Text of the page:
9And it shall be to you as a sign on your hand and as a memorial between your eyes that the law of the LORD may be in your mouth. For with a strong hand the LORD has brought you out of Egypt.
a. Lives are dictated by memory or lack of
1) [ Have you ever been part of the great “Here-after”? You get up from your chair, go into the next room and ask, “What am I here after?”
2) God urges us to remember – Ecclesiastes 12.1; Lord’s Supper
b. Eyes can help or hurt by what we “see”
1) Can cause us to live in the here and now – 10 spies; forbidden fruit
2) OR, we can look beyond to Yeshua (Jesus) – Hebrews 12.1
2. On Our Minds
a. Renew Minds via word – Romans 12.1-2
b. Symbol of revitalizing minds
c. Symbol of Torah Study
d. Symbolizes thoughts on the world to come
3. NOTE – Thoughts without action is of little value – James 2.17
II. One Part was Worn on the Arm (Action is required)
1. Actions are critical – Ecclesiastes 9.10 -- 10Whatever your hand finds to do, do it with your might, for there is no work or thought or knowledge or wisdom in Sheol, to which you are going.; Colossians 3.23-24 – 23 Whatever you do, work heartily, as for the Lord and not for men, 24knowing that from the Lord you will receive the inheritance as your reward. You are serving the Lord Christ.
2. Wrapped around weaker arm
a. Overcome weakness by help/strength of God
b. The place to Go is God
3. The Box is tilted to the heart – Deuteronomy 11.18
"You shall therefore lay up these words of mine in your heart and in your soul, and you shall bind them as a sign on your hand, and they shall be as frontlets between your eyes.
a. Warnings about our hearts – Numbers 15.39
You will have these tassels to look at and so you will remember all the commands of the LORD, that you may obey them and not prostitute yourselves by chasing after the lusts of your own hearts and eyes.
1) Can follow emotion and not God
2) Heart can mislead (Jeremiah 17.9-10)
9The heart is deceitful above all things,
and desperately sick;
who can understand it?
10 "I the LORD search the heart
and test the mind,
to give every man according to his ways,
according to the fruit of his deeds."
b. Minds and hearts are to work together (Shema)
An Observation before closing – Satan always undermines the holy with deception:
• Mark of the Beast – Revelation 3.16-17; 14.8-9; 20.4*
4Then I saw thrones, and seated on them were those to whom the authority to judge was committed. Also I saw the souls of those who had been beheaded for the testimony of Jesus and for the word of God, and those who had not worshiped the beast or its image and had not received its mark on their foreheads or their hands. They came to life and reigned with Christ for a thousand years.
• Same places as Tefillin of God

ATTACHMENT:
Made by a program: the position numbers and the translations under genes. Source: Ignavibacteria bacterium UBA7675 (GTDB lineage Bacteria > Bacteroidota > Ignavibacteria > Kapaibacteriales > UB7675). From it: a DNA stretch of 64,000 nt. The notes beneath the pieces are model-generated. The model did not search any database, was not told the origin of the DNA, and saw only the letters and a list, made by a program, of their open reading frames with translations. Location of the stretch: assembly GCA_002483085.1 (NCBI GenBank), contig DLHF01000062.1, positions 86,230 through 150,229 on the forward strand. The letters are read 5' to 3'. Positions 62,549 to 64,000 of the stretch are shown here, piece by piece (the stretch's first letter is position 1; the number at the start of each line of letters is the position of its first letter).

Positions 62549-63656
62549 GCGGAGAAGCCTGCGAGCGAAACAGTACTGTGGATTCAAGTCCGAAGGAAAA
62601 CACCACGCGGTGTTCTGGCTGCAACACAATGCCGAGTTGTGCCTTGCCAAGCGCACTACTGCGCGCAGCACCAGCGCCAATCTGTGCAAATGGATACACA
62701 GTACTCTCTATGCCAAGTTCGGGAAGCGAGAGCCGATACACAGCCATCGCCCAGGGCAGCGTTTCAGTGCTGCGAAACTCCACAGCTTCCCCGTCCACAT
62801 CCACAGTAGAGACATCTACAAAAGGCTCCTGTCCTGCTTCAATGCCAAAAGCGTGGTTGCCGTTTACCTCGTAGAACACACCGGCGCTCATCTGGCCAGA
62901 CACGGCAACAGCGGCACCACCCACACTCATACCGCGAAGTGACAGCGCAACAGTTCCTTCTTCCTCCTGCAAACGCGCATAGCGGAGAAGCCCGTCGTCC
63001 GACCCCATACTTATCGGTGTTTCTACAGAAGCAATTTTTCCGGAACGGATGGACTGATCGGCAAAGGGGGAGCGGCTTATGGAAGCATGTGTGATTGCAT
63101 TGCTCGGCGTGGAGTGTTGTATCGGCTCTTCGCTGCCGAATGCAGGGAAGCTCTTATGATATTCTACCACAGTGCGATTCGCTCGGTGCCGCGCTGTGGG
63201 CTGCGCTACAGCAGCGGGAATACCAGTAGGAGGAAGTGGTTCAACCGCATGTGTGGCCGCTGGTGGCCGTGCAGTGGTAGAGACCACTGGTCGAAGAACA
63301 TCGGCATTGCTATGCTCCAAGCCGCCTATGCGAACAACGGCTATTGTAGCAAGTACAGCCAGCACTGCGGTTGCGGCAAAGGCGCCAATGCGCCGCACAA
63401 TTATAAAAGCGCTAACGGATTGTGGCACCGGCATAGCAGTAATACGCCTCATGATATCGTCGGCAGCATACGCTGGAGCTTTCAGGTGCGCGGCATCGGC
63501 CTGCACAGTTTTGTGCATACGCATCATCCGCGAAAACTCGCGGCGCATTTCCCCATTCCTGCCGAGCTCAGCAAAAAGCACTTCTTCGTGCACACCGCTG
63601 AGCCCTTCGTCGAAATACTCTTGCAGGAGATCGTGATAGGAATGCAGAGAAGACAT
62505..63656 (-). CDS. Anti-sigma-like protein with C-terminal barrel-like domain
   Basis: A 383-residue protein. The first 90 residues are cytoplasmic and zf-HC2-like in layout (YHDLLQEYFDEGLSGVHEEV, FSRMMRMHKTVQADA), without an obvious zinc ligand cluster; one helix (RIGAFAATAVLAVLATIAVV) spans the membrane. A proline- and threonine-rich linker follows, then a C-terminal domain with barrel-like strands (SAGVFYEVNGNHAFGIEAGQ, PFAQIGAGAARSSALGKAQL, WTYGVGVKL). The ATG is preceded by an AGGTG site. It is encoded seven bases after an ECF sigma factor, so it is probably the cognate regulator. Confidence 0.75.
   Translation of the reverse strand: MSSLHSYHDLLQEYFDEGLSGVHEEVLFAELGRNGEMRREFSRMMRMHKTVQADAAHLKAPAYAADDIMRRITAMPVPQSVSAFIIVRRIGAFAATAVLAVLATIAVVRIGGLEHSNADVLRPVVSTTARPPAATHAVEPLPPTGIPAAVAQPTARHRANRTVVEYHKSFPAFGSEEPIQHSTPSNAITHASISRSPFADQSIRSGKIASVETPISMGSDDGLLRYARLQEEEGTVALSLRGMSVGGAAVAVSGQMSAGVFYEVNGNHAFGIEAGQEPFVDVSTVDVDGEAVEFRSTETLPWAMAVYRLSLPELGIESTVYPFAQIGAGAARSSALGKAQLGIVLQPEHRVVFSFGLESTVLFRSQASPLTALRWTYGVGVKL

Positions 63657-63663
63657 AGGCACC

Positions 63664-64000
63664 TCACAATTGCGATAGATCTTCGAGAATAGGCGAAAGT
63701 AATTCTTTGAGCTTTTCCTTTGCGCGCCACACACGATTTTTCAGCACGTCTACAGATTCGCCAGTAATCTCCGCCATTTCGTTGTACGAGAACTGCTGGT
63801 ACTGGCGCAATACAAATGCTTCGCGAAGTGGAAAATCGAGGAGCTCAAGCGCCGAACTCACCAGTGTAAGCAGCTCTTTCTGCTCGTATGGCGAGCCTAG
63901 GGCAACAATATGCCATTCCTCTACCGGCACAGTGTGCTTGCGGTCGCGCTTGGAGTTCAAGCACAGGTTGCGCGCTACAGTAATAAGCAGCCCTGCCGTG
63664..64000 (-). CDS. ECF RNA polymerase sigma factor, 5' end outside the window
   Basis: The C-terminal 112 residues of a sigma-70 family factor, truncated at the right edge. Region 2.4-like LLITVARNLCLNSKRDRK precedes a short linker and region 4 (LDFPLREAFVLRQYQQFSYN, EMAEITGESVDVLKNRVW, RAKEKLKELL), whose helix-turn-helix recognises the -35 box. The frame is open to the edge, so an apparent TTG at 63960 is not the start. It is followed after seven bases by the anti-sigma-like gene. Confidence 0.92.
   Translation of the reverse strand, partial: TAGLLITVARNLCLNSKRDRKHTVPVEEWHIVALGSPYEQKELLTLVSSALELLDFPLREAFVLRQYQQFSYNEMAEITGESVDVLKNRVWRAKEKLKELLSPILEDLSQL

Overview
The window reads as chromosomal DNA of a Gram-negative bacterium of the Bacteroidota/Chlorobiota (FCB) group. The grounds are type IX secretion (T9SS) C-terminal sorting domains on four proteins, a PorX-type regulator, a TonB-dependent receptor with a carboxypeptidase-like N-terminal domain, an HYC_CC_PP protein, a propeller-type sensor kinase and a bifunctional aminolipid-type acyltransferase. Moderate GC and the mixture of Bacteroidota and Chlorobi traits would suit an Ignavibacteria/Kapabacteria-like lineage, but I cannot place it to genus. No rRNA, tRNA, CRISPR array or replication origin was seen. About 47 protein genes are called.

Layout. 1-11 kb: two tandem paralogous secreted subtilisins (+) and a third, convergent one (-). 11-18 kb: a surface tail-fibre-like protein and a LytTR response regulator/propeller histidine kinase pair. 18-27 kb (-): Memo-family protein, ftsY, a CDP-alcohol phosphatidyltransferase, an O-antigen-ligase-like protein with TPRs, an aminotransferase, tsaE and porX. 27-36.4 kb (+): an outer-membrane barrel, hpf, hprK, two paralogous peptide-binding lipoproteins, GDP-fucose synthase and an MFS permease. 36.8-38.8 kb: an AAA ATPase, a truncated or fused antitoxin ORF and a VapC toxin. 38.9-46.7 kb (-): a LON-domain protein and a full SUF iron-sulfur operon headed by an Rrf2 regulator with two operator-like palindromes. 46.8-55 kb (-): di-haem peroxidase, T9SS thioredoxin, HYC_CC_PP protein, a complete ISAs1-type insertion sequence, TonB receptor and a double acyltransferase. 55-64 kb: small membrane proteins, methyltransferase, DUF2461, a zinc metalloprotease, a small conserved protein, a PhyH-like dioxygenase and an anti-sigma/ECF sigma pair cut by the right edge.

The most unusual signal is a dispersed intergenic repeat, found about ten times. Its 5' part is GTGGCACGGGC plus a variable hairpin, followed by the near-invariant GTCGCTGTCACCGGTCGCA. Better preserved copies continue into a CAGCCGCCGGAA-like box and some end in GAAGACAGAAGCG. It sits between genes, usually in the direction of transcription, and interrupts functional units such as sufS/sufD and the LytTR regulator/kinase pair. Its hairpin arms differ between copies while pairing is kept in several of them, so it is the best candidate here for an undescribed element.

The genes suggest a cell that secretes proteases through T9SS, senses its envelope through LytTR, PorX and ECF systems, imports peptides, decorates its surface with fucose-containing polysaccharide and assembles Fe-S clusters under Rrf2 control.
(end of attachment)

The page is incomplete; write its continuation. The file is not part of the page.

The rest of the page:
• Demonic reversal of Divine Practice – creates a counterfeit
• Tefillin may be the seal of God in Revelation 7.2
• May be how the Father’s name is written on foreheads in 14.1
Danger of Tefillin – Outward Only – Trust in article rather than God
George Faull noted in one of his newsletters a couple of years how easy it is to fall into this kind of thinking.
He said he’d heard that if you ate a Snickers Candy bar (that’s filled with calories) but then you drank a diet cola (with no calories)… the diet cola canceled out the calories of the candy bar.
How many of you believe that?
How many of you want to believe that? (Of course you do. We all do)
Faull went on to say that there are many Christians who reason that way about their faith.
• Telling lies is cancelled out by attending church.
• Being an abusive spouse can be balanced out by teaching Sunday School.
• Sleeping with your boyfriend/girlfriend you can cancel out that sin by giving a gift (sizable gift) to the church.
• Gossip is canceled when you give a check to support a missionary.
• When you refuse to forgiven an enemy you can cancel that out by being kind to the poor.
• If you hate someone who’s done you wrong… you cancel that out by loving Jesus.
• If you’re a mean spirited and critical person… you can cancel that by your love of worship
Silly isn’t it? But there are people who do things like that. They’ll put their faith in little boxes that they touch once in a while to assure themselves they’re being religious. But in the meantime, they dishonor the Jesus they say they love.
They build memorials to a dead faith.
I once read an illustration of a family who took this seriously. One night at a pizza parlor, they decided to use the minutes waiting for our food as a teaching time. The parents passed out an index card and pencil to each child and had them write down a new memory verse: "Whatever you do, work at it with all your heart, as working for the Lord, not for men." (Col. 3:23).
Then they said, "Let’s watch this waitress and see what kind of worker she is. Do you think she is working with all her heart."
The kids never took their eyes off her. Their half whispered comments continued in a steady stream.
"She was sure nice about bringing extra napkins."
"She has to stand up all the time, and she’s not crabby."
The waitress never knew she was being scrutinized. By the end of the meal, the children not only had the Scripture nailed down, but also had done an on-site study of its meaning. (Dean and Grace Merrill in "Together at Home", Tyndale)